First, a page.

Brett: I’m with Joey, I think we’re not actually guilty about any of these things. We love these things, but society tells us we should feel this way… so my two would be 1) Kriss Kross. Kriss Kross’ “Totally Krossed Out” was my first CD I ever had and I still love it. 2) Boston, I love Boston, [laughs].
Coolest show you’ve ever played?
Adam: Playing in front of everybody we knew our whole life in Cincinnati at Midpoint Music Festival last year was really cool.
Joey: That’s true.
Gen: Our families were pretty sauced up in the crowd. We actually got Adam’s younger brother on stage with us; it was a great homecoming.
Adam: Seriously, people from grade school through college, everybody who we’ve known, was there. It was our first time back after having released all this material and working on stuff, so I can’t think of a show that had more satisfaction.
Brett: I feel like that was almost the culmination of the first phase of the band, it was like going through the finish line of the ‘Wind and Rain’ stuff. Now we’re looking forward to returning to Midpoint in the fall and share a new batch of work.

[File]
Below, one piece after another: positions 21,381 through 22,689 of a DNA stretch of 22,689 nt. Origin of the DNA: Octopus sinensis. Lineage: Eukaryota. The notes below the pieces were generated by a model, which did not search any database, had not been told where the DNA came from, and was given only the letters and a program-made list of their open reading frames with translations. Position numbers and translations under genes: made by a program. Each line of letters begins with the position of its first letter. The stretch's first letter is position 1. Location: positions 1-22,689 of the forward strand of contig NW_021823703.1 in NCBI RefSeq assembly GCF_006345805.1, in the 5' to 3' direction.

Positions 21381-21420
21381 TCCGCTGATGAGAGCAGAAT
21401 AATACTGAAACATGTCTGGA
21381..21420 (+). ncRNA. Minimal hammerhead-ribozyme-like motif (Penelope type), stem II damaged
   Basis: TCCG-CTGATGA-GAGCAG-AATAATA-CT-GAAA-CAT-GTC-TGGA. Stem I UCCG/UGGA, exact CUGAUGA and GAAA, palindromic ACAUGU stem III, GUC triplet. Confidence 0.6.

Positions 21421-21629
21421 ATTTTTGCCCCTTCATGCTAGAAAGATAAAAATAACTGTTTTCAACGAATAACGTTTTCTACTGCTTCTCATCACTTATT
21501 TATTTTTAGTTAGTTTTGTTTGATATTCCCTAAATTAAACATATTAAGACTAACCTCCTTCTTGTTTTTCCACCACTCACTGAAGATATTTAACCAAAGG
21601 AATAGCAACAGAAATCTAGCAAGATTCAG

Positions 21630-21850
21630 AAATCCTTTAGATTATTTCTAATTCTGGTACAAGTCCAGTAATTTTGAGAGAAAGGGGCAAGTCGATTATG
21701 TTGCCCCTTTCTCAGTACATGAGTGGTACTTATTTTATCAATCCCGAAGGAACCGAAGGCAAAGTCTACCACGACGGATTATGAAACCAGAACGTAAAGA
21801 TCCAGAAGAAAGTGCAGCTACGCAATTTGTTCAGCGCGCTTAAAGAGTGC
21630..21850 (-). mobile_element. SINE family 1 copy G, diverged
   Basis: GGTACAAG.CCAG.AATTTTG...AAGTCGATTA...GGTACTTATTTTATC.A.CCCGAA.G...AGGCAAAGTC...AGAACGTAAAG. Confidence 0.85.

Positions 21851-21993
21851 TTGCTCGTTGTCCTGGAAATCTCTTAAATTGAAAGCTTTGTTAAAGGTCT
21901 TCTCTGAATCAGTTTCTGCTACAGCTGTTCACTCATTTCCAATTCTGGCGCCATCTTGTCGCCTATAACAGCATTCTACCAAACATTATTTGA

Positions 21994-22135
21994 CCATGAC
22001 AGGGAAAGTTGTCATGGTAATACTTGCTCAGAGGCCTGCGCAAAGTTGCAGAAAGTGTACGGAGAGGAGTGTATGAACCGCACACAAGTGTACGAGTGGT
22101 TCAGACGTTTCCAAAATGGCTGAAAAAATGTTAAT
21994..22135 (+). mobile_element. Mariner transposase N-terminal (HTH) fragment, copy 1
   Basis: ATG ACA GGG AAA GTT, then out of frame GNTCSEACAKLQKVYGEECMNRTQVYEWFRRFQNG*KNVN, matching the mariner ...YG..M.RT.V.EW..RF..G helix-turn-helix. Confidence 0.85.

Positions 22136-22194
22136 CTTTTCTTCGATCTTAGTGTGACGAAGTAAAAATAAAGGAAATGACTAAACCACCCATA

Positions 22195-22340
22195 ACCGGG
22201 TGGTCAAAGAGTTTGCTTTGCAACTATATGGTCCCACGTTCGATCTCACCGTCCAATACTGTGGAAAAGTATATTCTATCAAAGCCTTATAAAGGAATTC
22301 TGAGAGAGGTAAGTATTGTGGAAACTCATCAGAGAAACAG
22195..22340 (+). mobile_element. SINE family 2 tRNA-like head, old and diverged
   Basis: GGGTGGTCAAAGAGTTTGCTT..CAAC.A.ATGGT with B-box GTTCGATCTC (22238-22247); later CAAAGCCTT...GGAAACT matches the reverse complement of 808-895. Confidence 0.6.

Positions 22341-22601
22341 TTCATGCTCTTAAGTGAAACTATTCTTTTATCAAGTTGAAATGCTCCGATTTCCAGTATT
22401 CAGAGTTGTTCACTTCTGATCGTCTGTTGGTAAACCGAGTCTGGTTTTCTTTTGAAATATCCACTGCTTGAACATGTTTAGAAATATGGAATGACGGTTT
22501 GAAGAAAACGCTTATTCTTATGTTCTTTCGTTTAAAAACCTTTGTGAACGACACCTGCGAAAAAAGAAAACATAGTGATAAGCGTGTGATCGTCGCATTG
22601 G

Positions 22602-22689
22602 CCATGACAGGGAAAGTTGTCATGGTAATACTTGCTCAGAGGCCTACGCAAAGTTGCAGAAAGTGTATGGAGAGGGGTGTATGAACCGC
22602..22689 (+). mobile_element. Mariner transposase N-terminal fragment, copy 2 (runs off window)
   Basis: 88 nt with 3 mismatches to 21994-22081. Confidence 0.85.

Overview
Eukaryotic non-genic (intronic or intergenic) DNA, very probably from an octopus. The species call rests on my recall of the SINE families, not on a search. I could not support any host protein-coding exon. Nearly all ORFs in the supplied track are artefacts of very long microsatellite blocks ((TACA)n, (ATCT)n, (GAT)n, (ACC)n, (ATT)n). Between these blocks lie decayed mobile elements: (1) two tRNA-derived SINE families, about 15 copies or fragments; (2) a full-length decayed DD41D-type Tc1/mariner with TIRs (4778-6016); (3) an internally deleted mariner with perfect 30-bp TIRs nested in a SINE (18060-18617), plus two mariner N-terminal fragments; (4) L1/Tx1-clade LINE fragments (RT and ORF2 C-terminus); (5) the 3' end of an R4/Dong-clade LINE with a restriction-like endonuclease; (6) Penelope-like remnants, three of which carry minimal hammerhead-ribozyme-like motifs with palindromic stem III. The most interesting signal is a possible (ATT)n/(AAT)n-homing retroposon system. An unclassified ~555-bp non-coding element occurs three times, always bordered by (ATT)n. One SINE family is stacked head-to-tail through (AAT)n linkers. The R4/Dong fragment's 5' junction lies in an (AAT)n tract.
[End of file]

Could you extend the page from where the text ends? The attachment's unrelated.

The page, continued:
“Some of our best memories together have been out on tour.” – Genevieve Rainsberger
Future plans for Wild Leaves? Any exciting tour stops?
Brett: Right now we’re really just excited to play in a room in front of new faces and, you know, the west coast would be amazing obviously, but we’re open to everywhere in the world.
Joey: We just bought our own recorder, a Tascam 388, and we have a lot of new songs we’re going to go record in the studio – or well, our ‘studio recording’ space – and just keep going, cause we’re writing machines right now.
Cole: We’re going to do a lot of it ourselves this time. Every other time we had someone record for us, and it wasn’t…
Brett: We’re all really into the recording process and we all care a lot about that identity, so we’re excited to play with it ourselves and have a little more time to experiment too.
Check out some photos from their Toronto show here!